How Long Does Soma (Carisoprodol) Stay in Your System?

Soma (Carisoprodol) in Your Blood, Urine, Hair, & Saliva

Soma (carisoprodol) is a muscle relaxant and is used to help relieve pain and discomfort caused by strains, sprains, and other muscle injuries.

Soma works by affecting the communication between nerves in the central nervous system. It produces muscle relaxation and pain relief.

Soma is available in tablets and it is also available in combination products that include aspirin or codeine and aspirin. It is taken several times a day as prescribed. You should take Soma with milk or food as it can cause an upset stomach.

How Soma Affects Your System

Carisoprodol is broken down into meprobamate in the body, which is also active in its effects. Carisoprodol is absorbed and begins to have effects after 30 minutes and the effects last for 4 to 6 hours.

Peak concentrations are seen in an hour for carisoprodol and almost three hours for its meprobamate metabolite.

The half-life of carisoprodol is about 100 minutes, but depending on individual metabolism that can be extended for up to three times as long. The half-life of meprobamate is very long, between 6 and 17 hours, which can lead to accumulation with multiple doses.

Both carisoprodol and its metabolite meprobamate are excreted in the urine and can be detected for several days after use.


To prevent side effects and drug interactions, be sure to discuss all prescription and nonprescription medications you are taking or plan to take with your doctor. Especially discuss muscle relaxants, sedatives, sleeping pills, tranquilizers, vitamins, and medications for allergies, coughs, or colds.

Your metabolism of Soma can be affected if you have ever had liver or kidney disease.

If you are pregnant, breastfeeding, or plan to become pregnant, discuss with your doctor what the implications may be for taking Soma.

Soma can make you drowsy, so it's important to take precautions for driving or operating machinery.

Side effects can include headache, fast heartbeat, drowsiness, confusion, slowed thinking, upset stomach, skin rash, and sluggish movements.

Severe Side Effects

Soma should be taken exactly as directed. To avoid the following severe side effects, do not take more than prescribed or take it more often than directed by your healthcare provider.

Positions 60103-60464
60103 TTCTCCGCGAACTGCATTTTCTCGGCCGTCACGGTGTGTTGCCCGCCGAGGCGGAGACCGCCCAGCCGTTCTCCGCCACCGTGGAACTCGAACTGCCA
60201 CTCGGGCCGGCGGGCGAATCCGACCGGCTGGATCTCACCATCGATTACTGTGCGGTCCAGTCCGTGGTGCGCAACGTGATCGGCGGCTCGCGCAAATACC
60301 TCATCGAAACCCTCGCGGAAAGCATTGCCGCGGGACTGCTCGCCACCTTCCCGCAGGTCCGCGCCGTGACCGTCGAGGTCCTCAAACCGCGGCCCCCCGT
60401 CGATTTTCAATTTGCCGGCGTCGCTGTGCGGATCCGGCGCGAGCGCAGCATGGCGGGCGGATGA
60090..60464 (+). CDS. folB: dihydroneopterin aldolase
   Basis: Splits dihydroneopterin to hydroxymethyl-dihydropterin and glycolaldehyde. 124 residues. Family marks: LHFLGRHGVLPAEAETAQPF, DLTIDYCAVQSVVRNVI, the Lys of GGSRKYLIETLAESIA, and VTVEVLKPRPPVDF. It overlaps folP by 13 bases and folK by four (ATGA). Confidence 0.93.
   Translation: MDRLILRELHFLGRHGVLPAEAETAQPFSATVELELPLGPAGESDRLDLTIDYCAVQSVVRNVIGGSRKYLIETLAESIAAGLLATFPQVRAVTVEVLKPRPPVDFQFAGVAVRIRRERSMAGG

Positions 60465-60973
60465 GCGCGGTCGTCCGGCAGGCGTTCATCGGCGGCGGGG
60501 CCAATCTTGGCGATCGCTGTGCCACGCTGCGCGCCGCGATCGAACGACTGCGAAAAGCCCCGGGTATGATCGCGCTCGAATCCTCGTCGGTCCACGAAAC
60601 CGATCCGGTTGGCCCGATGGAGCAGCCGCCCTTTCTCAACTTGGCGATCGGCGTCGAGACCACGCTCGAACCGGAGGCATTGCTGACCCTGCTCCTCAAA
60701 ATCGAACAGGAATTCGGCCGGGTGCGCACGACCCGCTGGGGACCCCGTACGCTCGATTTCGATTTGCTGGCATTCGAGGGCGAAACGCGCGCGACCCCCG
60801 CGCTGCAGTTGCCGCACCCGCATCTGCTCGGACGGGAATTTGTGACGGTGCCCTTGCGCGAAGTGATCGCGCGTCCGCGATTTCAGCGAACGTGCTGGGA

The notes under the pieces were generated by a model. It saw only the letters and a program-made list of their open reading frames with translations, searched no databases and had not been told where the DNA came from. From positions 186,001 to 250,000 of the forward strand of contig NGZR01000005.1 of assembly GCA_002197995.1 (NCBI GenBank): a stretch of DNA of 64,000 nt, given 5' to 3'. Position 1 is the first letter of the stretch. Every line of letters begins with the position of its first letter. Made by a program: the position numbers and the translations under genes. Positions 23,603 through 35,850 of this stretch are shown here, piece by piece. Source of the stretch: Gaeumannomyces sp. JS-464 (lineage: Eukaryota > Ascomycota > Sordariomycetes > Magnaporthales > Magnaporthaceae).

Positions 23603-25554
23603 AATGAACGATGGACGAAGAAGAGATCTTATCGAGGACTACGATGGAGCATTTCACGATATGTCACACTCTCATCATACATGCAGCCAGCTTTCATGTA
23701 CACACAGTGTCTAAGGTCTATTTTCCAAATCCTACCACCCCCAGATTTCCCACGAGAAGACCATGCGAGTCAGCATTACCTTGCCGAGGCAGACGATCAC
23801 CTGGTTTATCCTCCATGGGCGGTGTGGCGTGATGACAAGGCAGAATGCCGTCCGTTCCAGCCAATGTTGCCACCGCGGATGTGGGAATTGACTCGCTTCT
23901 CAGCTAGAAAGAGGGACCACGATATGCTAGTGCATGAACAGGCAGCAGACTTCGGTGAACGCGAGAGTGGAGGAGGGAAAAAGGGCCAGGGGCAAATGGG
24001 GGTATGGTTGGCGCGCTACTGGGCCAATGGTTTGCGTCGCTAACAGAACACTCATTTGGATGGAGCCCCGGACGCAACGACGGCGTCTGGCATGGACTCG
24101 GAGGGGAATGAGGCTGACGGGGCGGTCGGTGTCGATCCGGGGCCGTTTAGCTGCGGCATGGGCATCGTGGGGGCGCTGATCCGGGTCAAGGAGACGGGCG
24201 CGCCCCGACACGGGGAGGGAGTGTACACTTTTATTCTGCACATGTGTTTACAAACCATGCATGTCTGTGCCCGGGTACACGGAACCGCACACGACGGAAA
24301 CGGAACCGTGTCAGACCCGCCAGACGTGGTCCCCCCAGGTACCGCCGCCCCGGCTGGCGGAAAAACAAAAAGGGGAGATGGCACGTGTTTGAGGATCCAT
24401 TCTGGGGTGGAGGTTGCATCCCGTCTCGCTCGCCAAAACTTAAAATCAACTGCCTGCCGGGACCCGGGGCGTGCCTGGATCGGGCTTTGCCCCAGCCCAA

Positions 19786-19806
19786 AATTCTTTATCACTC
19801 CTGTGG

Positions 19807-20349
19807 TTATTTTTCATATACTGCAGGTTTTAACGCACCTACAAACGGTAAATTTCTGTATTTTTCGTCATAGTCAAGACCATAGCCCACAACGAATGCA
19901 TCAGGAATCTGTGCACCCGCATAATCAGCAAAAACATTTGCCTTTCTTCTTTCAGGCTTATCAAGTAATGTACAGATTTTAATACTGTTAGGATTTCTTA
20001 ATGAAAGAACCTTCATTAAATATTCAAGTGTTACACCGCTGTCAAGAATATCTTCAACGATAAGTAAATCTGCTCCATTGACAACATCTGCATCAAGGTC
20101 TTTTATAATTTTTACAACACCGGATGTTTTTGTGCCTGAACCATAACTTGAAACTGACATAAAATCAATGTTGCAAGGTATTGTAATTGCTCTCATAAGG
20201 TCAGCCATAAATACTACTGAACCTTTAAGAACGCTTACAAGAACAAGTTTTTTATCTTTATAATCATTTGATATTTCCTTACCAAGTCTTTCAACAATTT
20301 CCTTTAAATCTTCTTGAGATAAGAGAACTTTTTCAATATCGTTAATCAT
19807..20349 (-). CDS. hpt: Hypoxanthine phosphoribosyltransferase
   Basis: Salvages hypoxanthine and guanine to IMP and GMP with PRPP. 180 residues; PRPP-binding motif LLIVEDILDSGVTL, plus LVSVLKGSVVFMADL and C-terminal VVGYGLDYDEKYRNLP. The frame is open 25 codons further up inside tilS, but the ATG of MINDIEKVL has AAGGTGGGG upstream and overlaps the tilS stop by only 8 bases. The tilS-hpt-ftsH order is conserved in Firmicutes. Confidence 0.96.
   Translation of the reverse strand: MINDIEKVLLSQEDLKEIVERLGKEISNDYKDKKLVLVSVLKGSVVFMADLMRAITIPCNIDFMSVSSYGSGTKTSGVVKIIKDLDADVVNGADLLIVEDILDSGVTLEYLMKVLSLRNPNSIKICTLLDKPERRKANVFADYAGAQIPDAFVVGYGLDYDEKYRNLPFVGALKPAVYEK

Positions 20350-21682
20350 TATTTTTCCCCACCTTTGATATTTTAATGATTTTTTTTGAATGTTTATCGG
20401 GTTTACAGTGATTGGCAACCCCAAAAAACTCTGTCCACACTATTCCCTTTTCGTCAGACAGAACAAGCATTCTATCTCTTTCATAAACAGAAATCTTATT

• Difficulty breathing
  • Fever
  • Weakness
  • Burning in the eyes

Contact your doctor immediately or call 911 if you have any of these symptoms. In very large doses, Soma will produce a meprobamate overdose, which can include coma.

With long-term use, you may also develop tolerance and experience mild withdrawal symptoms that can last for 2 to 4 days after your last dose.

How Long Soma Stays in Your System

If you abruptly discontinue using Soma after long-term use, you may experience mild withdrawal symptoms 12 to 48 hours after your last dose, and these symptoms can last for another 12 to 48 hours.

Carisoprodol and meprobamate can be detected on a screen for prescription or over-the-counter drugs in blood and urine, as may be done in the case of a suspected overdose. They typically aren't included in a urine drug screen such as done for employment. However, if you are taking the combination product that includes codeine, that will be detected. Be sure to disclose your medications to the testing lab so they are able to better interpret the test results.

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Article Sources
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  1. U.S. Food & Drug Administration. Highlights of prescribing information. Soma (carisoprodol) tablets for oral use, CIV. Updated April 2019.

  2. U.S. National Library of Medicine, National Center for Biotechnology Information. PubChem Database. Carisoprodol. 

  3. Wang G, Huynh K, Barhate R, et al. Validation of a new homogeneous immunoassay for the detection of carisoprodol in urineJ Anal Toxicol. 2011;35(2):108–112. doi:10.1093/anatox/35.2.108

  4. Gatch MB, Nguyen JD, Carbonaro T, Forster MJ. Carisoprodol tolerance and precipitated withdrawalDrug Alcohol Depend. 2012;123(1-3):29–34. doi:10.1016/j.drugalcdep.2011.10.010

  5. Gunchan P, Parshotam GL, Garg R. Carisoprodol withdrawal syndrome resembling neuroleptic malignant syndrome: Diagnostic dilemma. J Anaesthesiol Clin Pharmacol. 2016;32(3):387-388. doi:10.4103/0970-9185.173346

Additional Reading
  • Carisoprodol. MedlinePlus NIH.

  • Carisoprodol (And Meprobamate). National Highway Traffic Safety Administration.

  • Test ID: PDSU Drug Screen, Prescription/OTC, Urine. Mayo Medical Laboratories.